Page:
“Compact privilege” means a compact privilege, as defined in s. 448.985 (2) (d)
, that is granted under the compact to an individual to practice in this state.
“Examining board” means the physical therapy examining board.
The department may impose a fee for an individual to receive a compact privilege as provided in s. 448.985 (3) (d)
The examining board may, by rule, require an individual seeking a compact privilege to meet a jurisprudence requirement in accordance with s. 448.985 (4) (a) 7.
, if such a requirement is imposed by the examining board under s. 448.54
in order to obtain a license under s. 448.53
Subject to s. 448.985
and any rules promulgated thereunder, ss. 440.20
and the rules promulgated under s. 440.03 (1)
shall apply to an individual who holds a compact privilege in the same manner that they apply to holders of licenses issued under subch. III
History: 2019 a. 100
Subch. XII of ch. 448 Note
NOTE: Subch. XII (title) was renumbered from subch. XI (title) by the legislative reference bureau under s. 13.92 (1) (bm) 2.
Occupational therapy licensure compact. 448.987(1)(1)
The purpose of this compact is to facilitate interstate practice of occupational therapy with the goal of improving public access to occupational therapy services. The practice of occupational therapy occurs in the state where the patient/client is located at the time of the patient/client encounter. The compact preserves the regulatory authority of states to protect public health and safety through the current system of state licensure. This compact is designed to achieve the following objectives:
Increase public access to occupational therapy services by providing for the mutual recognition of other member state licenses;
Enhance the states' ability to protect the public's health and safety;
Encourage the cooperation of member states in regulating multi-state occupational therapy practice;
Support spouses of relocating military members;
Enhance the exchange of licensure, investigative, and disciplinary information between member states;
Allow a remote state to hold a provider of services with a compact privilege in that state accountable to that state's practice standards; and
Facilitate the use of telehealth technology in order to increase access to occupational therapy services.
As used in this compact, and except as otherwise provided, the following definitions shall apply:
“Active duty military” means full-time duty status in the active uniformed service of the United States, including members of the National Guard and Reserve on active duty orders pursuant to 10 USC ch. 1209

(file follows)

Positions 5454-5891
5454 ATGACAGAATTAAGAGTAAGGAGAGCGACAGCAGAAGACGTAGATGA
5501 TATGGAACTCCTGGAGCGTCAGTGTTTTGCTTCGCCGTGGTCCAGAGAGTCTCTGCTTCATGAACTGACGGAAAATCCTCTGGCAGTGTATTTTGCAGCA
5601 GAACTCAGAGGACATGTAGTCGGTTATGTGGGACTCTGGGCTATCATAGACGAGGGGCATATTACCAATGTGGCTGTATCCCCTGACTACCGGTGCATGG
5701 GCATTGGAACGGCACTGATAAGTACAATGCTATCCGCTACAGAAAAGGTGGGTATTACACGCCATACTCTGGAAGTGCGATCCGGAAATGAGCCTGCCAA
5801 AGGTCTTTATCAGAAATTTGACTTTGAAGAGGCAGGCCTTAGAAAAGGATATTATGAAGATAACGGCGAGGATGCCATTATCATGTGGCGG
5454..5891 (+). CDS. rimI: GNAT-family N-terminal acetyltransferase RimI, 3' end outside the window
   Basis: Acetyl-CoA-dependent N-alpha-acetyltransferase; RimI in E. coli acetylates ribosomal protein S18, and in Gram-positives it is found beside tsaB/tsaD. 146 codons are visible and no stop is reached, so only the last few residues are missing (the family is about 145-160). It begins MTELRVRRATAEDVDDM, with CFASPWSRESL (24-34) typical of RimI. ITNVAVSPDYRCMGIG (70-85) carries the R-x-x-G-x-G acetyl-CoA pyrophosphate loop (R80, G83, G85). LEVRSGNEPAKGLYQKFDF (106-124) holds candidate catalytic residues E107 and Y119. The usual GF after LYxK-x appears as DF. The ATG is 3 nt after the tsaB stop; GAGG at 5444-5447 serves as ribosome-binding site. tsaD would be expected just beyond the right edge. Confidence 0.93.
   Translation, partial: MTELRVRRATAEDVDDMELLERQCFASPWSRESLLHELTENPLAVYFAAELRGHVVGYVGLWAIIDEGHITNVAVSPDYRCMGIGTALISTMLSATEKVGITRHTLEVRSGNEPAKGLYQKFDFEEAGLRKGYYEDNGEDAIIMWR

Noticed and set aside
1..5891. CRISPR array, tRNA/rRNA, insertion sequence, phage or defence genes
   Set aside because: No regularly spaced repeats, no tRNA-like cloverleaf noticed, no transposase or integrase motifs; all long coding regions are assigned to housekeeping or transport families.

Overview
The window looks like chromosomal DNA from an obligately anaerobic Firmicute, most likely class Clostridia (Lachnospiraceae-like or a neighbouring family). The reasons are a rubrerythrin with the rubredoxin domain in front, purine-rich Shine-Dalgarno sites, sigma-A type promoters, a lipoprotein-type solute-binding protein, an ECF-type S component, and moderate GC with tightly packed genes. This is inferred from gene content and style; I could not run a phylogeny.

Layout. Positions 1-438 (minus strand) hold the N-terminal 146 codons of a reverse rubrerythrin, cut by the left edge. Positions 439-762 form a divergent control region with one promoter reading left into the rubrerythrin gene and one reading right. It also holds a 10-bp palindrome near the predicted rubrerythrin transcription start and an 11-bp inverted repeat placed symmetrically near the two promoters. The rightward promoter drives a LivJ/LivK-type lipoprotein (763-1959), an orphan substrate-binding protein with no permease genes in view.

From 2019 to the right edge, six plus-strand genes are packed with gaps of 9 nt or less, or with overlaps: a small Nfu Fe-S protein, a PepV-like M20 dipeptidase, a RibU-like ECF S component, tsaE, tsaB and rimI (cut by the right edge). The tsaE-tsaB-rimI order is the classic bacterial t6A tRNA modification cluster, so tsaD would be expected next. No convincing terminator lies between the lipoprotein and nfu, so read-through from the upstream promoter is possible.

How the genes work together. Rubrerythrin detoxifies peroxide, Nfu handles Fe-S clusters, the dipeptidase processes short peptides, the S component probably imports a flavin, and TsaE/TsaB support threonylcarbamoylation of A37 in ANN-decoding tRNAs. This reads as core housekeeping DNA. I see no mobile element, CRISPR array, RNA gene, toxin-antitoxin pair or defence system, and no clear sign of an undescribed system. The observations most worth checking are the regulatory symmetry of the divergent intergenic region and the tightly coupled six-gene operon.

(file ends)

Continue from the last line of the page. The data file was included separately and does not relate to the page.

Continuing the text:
and 10 USC ch. 1211
“Adverse action” means any administrative, civil, equitable, or criminal action permitted by a state's laws which is imposed by a licensing board or other authority against an occupational therapist or occupational therapy assistant, including actions against an individual's license or compact privilege such as censure, revocation, suspension, probation, monitoring of the licensee, or restriction on the licensee's practice.
“Alternative program” means a non-disciplinary monitoring process approved by an occupational therapy licensing board.
“Compact privilege” means the authorization, which is equivalent to a license, granted by a remote state to allow a licensee from another member state to practice as an occupational therapist or practice as a occupational therapy assistant in the remote state under its laws and rules. The practice of occupational therapy occurs in the member state where the patient/client is located at the time of the patient/client encounter.
“Continuing competence/education” means a requirement, as a condition of license renewal, to provide evidence of participation in, and/or completion of, educational and professional activities relevant to practice or area of work.
“Current significant investigative information” means investigative information that a licensing board, after an inquiry or investigation that includes notification and an opportunity for the occupational therapist or occupational therapy assistant to respond, if required by state law, has reason to believe is not groundless and, if proved true, would indicate more than a minor infraction.
“Data system” means a repository of information about licensees, including but not limited to license status, investigative information, compact privileges, and adverse actions.
“Encumbered license” means a license in which an adverse action restricts the practice of occupational therapy by the licensee or said adverse action has been reported to the National Practitioners Data Bank (NPDB).
“Executive committee” means a group of directors elected or appointed to act on behalf of, and within the powers granted to them by, the commission.
“Home state” means the member state that is the licensee's primary state of residence.
“Impaired practitioner” means individuals whose professional practice is adversely affected by substance abuse, addiction, or other health-related conditions.
“Investigative information” means information, records, and/or documents received or generated by an occupational therapy licensing board pursuant to an investigation.
“Jurisprudence requirement” means the assessment of an individual's knowledge of the laws and rules governing the practice of occupational therapy in a state.
“Licensee” means an individual who currently holds an authorization from the state to practice as an occupational therapist or as an occupational therapy assistant.
“Member state” means a state that has enacted the compact.
“Occupational therapist” means an individual who is licensed by a state to practice occupational therapy.
“Occupational therapy assistant” means an individual who is licensed by a state to assist in the practice of occupational therapy.
“Occupational therapy,” “occupational therapy practice,” and the “practice of occupational therapy” mean the care and services provided by an occupational therapist or an occupational therapy assistant as set forth in the member state's statutes and regulations.
“Occupational therapy compact commission” or “commission” means the national administrative body whose membership consists of all states that have enacted the compact.
“Occupational therapy licensing board” or “licensing board” means the agency of a state that is authorized to license and regulate occupational therapists and occupational therapy assistants.